Postpartum Depression – When Can It Happen?
First off, let’s make this perfectly clear: postpartum depression is very real. It is hard for most men to conceptualize, but it is an actual form of clinical depression which affects women both during and after childbirth. Minimizing it by dismissing it as hysterical overreaction or “baby blues” risks a dangerous situation.
Having Depression History
Women who are the most at risk for postpartum depression are those who fit any of the following: They have a history of depression or substance abuse, a family history of mental illness, have little or no support from family and friends, have anxiety, have had problems with previous pregnancy or birth, have marital or financial problems, or are of a young age.
In addition, studies have shown that in the United States, African American women have a significantly greater probability of experiencing postpartum depression, even when other factors such as age, income, education, marital status, and the baby’s health were screened out. Nobody knows exactly why, but the theory is that there is racial tension in the United States that contributes to this.
Additionally, women from other minority groups, including lesbians and bisexuals, also had a higher risk. It could be that the general social conservatism and xenophobia of United States culture is leading to all non-White people who do not embrace American Evangelical Christianity to feel that they are not welcome, and thus their children would not be welcome as well. It is, after all, naturally more stressful to try to raise a family in a nation that is home to the Ku Klux Klan, if you’re one of the people it doesn’t like.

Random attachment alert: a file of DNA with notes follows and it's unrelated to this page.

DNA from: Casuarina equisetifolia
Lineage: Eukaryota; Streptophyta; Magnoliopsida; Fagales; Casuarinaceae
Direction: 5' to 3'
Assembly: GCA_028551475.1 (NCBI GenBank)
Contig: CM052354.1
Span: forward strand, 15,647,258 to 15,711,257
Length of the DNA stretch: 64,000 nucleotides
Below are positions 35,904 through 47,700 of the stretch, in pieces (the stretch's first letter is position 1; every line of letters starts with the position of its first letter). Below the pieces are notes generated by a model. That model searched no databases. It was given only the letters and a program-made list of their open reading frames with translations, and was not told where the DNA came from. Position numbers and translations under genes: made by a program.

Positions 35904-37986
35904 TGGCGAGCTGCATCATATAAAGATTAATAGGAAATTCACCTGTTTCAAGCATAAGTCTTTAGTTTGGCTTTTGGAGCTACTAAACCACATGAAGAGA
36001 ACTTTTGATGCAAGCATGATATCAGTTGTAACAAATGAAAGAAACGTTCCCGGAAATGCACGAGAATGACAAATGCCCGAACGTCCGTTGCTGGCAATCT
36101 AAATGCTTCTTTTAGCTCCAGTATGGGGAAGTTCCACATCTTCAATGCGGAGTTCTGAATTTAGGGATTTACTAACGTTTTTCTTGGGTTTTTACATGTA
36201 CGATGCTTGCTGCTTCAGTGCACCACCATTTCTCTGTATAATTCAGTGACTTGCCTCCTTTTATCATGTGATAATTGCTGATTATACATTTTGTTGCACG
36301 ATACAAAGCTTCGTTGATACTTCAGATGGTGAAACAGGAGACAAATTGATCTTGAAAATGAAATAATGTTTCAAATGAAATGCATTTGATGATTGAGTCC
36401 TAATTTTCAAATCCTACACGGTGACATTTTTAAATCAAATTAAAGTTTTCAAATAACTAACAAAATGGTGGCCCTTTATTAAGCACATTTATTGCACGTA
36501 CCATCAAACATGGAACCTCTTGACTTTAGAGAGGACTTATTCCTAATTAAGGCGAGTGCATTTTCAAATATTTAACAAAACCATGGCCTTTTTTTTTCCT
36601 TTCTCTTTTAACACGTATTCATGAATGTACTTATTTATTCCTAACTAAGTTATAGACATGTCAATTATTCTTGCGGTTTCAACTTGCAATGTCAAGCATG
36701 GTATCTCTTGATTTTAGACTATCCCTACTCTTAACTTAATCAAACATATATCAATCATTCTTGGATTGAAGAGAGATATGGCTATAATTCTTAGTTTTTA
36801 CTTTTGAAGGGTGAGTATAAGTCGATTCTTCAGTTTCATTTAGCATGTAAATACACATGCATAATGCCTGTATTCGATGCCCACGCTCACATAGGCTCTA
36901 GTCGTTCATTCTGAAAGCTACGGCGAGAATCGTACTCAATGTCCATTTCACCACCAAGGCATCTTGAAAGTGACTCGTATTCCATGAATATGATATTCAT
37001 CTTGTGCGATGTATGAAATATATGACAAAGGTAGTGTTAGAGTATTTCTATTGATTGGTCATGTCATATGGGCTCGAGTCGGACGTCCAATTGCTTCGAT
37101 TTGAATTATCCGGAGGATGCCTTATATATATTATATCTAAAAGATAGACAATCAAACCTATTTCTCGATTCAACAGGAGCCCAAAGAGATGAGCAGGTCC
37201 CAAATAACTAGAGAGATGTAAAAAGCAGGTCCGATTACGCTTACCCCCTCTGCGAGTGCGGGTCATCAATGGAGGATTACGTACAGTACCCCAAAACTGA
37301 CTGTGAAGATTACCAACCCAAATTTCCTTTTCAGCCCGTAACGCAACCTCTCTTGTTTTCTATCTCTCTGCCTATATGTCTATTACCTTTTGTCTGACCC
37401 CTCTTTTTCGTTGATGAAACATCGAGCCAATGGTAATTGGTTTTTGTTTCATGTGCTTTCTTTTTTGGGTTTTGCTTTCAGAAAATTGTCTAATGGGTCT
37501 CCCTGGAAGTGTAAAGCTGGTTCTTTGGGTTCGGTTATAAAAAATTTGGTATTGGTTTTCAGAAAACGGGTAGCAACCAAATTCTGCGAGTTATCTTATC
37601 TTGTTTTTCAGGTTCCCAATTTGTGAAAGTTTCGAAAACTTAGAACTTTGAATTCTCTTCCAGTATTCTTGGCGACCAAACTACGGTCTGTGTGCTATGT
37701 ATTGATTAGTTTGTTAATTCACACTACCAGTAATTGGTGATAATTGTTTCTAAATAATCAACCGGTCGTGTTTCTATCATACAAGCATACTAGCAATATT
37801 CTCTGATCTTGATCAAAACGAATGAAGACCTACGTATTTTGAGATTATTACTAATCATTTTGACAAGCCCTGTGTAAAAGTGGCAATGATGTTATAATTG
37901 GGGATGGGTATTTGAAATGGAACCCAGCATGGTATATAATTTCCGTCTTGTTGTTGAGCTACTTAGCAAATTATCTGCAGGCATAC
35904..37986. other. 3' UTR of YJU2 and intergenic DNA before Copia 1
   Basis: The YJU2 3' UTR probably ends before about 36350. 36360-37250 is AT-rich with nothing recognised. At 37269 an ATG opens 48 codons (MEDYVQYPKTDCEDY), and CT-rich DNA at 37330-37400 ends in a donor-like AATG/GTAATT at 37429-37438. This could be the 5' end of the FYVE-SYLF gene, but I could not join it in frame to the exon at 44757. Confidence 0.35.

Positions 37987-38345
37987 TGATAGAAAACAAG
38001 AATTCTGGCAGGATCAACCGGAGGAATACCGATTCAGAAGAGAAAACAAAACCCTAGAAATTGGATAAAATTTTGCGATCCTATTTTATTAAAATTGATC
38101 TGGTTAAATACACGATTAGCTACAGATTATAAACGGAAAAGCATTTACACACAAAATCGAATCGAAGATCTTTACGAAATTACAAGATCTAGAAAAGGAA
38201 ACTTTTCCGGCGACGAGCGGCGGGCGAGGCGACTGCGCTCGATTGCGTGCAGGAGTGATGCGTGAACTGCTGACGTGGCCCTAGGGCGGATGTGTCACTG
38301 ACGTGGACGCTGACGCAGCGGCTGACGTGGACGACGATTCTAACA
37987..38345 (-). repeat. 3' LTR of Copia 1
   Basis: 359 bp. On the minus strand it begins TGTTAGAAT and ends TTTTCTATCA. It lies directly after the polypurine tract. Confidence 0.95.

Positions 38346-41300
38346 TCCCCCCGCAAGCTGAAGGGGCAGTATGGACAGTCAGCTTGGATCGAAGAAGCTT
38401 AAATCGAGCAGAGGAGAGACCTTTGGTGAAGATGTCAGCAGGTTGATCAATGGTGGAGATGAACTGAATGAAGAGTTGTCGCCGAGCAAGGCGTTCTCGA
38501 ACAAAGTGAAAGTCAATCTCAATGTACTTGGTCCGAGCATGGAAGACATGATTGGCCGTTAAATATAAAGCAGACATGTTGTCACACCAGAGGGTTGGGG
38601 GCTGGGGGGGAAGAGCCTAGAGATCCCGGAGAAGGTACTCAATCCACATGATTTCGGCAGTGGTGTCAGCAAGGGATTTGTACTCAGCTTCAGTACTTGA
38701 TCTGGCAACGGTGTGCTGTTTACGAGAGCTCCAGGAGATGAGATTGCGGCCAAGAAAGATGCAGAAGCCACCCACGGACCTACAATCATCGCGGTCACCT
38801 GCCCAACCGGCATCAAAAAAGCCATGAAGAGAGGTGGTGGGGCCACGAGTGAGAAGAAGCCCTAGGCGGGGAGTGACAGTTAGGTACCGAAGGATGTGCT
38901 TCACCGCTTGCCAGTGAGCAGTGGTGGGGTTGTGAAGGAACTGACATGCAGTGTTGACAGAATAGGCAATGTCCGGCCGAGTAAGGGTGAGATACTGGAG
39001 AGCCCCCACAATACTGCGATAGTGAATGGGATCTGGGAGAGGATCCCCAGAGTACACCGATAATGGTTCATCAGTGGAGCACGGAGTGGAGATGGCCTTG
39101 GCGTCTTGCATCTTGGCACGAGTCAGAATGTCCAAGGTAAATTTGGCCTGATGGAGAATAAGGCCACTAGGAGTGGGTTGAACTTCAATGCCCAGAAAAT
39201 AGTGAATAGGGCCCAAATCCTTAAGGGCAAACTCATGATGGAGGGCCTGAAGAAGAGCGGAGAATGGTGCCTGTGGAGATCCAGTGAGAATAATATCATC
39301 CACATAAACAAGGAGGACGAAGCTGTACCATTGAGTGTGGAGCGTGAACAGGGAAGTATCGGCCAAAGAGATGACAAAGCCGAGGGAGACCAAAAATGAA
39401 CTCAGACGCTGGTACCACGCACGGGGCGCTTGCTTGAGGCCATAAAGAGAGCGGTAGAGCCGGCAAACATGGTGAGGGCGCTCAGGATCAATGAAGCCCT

Throughout the whole world, there has also been a high co-relation between a woman’s chances of experiencing postpartum depression and her social class; the women in lower social classes with fewer support resources had greater depression.
Symptoms of PPD
Now, as for the symptoms, any of these are signs of postpartum depression, although some of them can occur during pregnancy as well: sadness, hopelessness, low self-esteem, sleep and eating irregularities, rejecting comfort, low energy, feelings of emptiness or worthlessness, being easily frustrated, and social withdrawal.
It is thought that all of the symptoms and aspects tie together into concern for the well-being of the family one is creating, both for oneself and the offspring. However, there are strong chemical factors are work as well. Hormonal changes have a strong role to play in postpartum depression, with a high risk for it if the mother also suffers from a severe case of premenstrual syndrome.
In further consideration of the hormonal factors, studies were conducted on women who had a history of postpartum depression. Upon being treated with a hormone treatment which merely simulated pregnancy, the women began exhibiting several signs of postpartum depression, even when they weren’t actually pregnant! This tells us that there may in fact be two different types of postpartum depression – one with a social or situational cause, and one with a biological cause.
As always, we must stress that this is not a doctor’s opinion. If you think you or someone you know may be suffering from postpartum depression, you should seek the advice of a doctor instead of relying on a web page.
If you are suffering from PPD, you may take a look at this page to know how long does postpartum depression last.